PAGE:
Open Wealthsimple Cash Account* >

What is Wealthsimple?

Wealthsimple is a Canadian financial services provider that offers a suite of online products. Wealthsimple Invest is a robo-advisor that offers beginners or investors who prefer to be hands-off a choice of investment portfolios to suit their risk tolerance and financial goals. Wealthsimple Trade is a discount online brokerage, geared towards people who want to be hands-on with their investments. And Wealthsimple Cash is the newest addition—it’s a no-fee hybrid chequing and savings account.

You can contribute to a Tax-Free Savings Account (TFSA), Registered Retirement Savings Plan (RRSP) and a few other kinds of registered accounts through Wealthsimple, as well as investing in non-registered investment accounts, and stash some of your cash in savings.

Who’s behind Wealthsimple?

Millennial entrepreneur and self-described “boring investor” Michael Katchen launched Wealthsimple* in September 2014 as a low-cost, low-effort approach to investing. Now age 31, CEO Katchen has seen his company transform from a humble Toronto startup to the largest online-only financial services company in Canada, with more than 150,000 clients, in excess of $4 billion in assets under management and international offices in New York and London.

Who uses Wealthsimple?

Wealthsimple caters to the uninitiated millennial investor, with a reported 80% of its clients under the age of 45, and 40% of them being first-time investors. About a quarter of its clients are socially responsible investors, meaning they have money invested in Wealthsimple’s SRI portfolios, which support companies that prioritize environmental and social concerns and have a positive record on human rights and corruption.

What can I do with my money at Wealthsimple*?

Wealthsimple is best known for its robo-advisor service, Wealthsimple Invest, which is a “set-it-and-forget-it” portfolio of low-fee exchange-traded funds (ETFs). In a nutshell, ETFs allow you to invest your money across an entire market—such as Canadian stocks, high yield bonds, real estate, etc.—instead of trying to pick and choose the winning companies in each market. In this way, Wealthsimple provides an easy solution for clients to diversify their portfolios and earn decent returns on their investments over the long term, with minimal risk.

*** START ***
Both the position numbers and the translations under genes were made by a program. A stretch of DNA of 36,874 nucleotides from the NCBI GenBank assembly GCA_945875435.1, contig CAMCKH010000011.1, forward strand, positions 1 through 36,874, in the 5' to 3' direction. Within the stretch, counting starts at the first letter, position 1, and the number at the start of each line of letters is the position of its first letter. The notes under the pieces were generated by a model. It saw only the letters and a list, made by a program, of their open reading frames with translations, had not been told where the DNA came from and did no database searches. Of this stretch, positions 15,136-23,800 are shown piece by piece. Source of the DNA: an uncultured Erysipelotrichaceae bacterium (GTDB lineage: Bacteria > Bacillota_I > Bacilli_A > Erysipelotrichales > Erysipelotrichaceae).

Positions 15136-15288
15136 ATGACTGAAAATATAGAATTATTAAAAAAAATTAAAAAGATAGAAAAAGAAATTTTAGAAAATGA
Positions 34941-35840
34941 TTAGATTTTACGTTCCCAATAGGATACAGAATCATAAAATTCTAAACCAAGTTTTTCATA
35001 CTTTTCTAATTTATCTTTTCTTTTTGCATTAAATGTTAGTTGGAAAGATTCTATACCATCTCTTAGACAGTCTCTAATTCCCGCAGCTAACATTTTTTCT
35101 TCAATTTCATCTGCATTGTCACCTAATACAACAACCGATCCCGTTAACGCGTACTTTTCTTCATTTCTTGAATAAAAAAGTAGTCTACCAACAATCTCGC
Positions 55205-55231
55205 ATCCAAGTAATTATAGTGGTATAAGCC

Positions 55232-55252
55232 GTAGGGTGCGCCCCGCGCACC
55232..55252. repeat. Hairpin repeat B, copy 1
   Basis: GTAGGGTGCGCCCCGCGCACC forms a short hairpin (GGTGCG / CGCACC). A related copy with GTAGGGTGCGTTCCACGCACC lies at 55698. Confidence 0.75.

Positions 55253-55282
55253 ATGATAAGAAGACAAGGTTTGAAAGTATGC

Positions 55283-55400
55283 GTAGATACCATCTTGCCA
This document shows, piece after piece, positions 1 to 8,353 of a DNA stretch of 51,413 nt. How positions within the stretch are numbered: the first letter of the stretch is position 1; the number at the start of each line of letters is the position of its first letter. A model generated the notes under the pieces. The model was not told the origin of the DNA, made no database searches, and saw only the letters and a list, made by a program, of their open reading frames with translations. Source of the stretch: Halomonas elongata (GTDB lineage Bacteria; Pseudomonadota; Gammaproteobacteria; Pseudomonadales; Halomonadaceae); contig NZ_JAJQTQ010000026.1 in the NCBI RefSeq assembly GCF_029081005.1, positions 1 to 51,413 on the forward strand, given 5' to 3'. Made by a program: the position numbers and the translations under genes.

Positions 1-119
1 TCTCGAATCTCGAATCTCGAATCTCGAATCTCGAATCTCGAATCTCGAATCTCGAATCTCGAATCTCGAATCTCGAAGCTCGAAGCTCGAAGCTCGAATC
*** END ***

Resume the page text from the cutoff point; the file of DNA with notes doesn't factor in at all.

The company has also recently branched out with a couple of new offerings: Wealthsimple Trade, a mobile-only discount brokerage service that allows DIY investors to purchase stocks and ETFs; and Wealthsimple Cash, a hybrid savings and chequing account that pays 2.4% interest.

We’ll explain how each of these services works—and how much they cost—below.

So, what’s not to like?

Wealthsimple clearly makes it easy to invest, trade and manage your cash, with no required minimum amounts, no transaction fees, no trading fees, a user-friendly website and human experts available to help at any time.

There are, however, a few considerations to keep in mind:

  • Investment options: Wealthsimple Invest clients are limited to the boilerplate portfolios that are chosen for them. If you want access to other ETFs, you’re out of luck. Similarly, Wealthsimple Trade clients are limited to certain stocks and ETFs, without access to bonds, international equities, precious metals and many other asset types offered by other discount brokers.
  • Fees: While the $350 Wealthsimple Invest annual fee from our example above might not sound too bad, consider what happens once your portfolio is in six-figure territory. Even with the management fee drop to 0.4% for accounts over $100K, once you add in the ETF fees you’re looking at total fees of about 0.6% (or up to 0.8% for SRIs). That’s $600 to $800 in fees per $100,000 in investments per year. As for Wealthsimple Trade, the 1.5% currency conversion fee makes this brokerage service too costly for those who wish to invest in U.S. stocks and ETFs.
  • Account types: While other discount brokerages offer a full range of accounts, including RESPs, LIRAs, RIFs, LIFs, and margin accounts, Wealthsimple Trade has only personal, TFSA and RRSP accounts.

Bottom line: should you use Wealthsimple*?

There’s no question that would-be investors who might otherwise endlessly procrastinate on setting up a portfolio will benefit big-time from Wealthsimple’s robo-advisor services. Investing in a broadly diversified portfolio of low-fee ETFs will always earn more than bank interest over the long term, and is a sure way to keep the purchasing power of your savings from being eroded by inflation.

Similarly, DIY investors who want to buy and trade ETFs and stocks will undoubtedly save money on fees with the commission-free Wealthsimple Trade service.

On the other hand, Wealthsimple Invest clients with larger portfolios may want to consider other robo-advisors* that may offer lower fees, and DIY investors who want more options in the types of investments and accounts available to them should check out other discount brokers*.

In terms of Wealthsimple Cash, the 2.4% interest rate is about as high as anyone is offering right now (as a permanent, not promotional rate) on a savings account—and the unlimited transactions and no fees sound good. Of course, until the Cash Card becomes available, this account will really only appeal to true savers, not those who also want to withdraw and shop with their money.

Open a Wealthsimple Account* >

What does the * mean?